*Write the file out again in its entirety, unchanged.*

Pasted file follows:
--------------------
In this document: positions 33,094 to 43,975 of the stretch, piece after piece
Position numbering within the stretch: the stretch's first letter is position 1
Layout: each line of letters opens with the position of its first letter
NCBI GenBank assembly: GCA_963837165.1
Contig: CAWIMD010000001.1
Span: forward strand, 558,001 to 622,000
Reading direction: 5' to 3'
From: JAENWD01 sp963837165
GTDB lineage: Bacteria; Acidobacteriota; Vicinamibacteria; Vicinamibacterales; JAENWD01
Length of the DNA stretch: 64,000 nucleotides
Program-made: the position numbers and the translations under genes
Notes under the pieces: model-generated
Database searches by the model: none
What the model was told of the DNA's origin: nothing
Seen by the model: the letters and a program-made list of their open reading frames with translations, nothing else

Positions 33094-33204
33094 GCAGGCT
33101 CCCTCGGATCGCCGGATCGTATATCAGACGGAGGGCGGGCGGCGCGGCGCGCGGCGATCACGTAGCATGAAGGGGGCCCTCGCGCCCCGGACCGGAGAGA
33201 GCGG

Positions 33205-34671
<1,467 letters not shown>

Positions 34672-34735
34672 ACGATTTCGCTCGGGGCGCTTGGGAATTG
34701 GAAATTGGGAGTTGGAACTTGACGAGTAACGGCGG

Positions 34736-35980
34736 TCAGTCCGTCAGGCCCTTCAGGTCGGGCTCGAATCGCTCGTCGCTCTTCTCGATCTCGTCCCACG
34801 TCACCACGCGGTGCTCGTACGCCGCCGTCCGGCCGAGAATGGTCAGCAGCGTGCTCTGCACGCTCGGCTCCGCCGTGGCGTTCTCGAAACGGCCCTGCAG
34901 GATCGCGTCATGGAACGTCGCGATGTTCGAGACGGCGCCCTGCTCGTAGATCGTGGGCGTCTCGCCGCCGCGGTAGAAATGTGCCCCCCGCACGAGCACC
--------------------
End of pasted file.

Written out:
In this document: positions 33,094 to 43,975 of the stretch, piece after piece
Position numbering within the stretch: the stretch's first letter is position 1
Layout: each line of letters opens with the position of its first letter
NCBI GenBank assembly: GCA_963837165.1
Contig: CAWIMD010000001.1
Span: forward strand, 558,001 to 622,000
Reading direction: 5' to 3'
From: JAENWD01 sp963837165
GTDB lineage: Bacteria; Acidobacteriota; Vicinamibacteria; Vicinamibacterales; JAENWD01
Length of the DNA stretch: 64,000 nucleotides
Program-made: the position numbers and the translations under genes
Notes under the pieces: model-generated
Database searches by the model: none
What the model was told of the DNA's origin: nothing
Seen by the model: the letters and a program-made list of their open reading frames with translations, nothing else

Positions 33094-33204
33094 GCAGGCT
33101 CCCTCGGATCGCCGGATCGTATATCAGACGGAGGGCGGGCGGCGCGGCGCGCGGCGATCACGTAGCATGAAGGGGGCCCTCGCGCCCCGGACCGGAGAGA
33201 GCGG

Positions 33205-34671
<1,467 letters not shown>

Positions 34672-34735
34672 ACGATTTCGCTCGGGGCGCTTGGGAATTG
34701 GAAATTGGGAGTTGGAACTTGACGAGTAACGGCGG

Positions 34736-35980
34736 TCAGTCCGTCAGGCCCTTCAGGTCGGGCTCGAATCGCTCGTCGCTCTTCTCGATCTCGTCCCACG
34801 TCACCACGCGGTGCTCGTACGCCGCCGTCCGGCCGAGAATGGTCAGCAGCGTGCTCTGCACGCTCGGCTCCGCCGTGGCGTTCTCGAAACGGCCCTGCAG
34901 GATCGCGTCATGGAACGTCGCGATGTTCGAGACGGCGCCCTGCTCGTAGATCGTGGGCGTCTCGCCGCCGCGGTAGAAATGTGCCCCCCGCACGAGCACC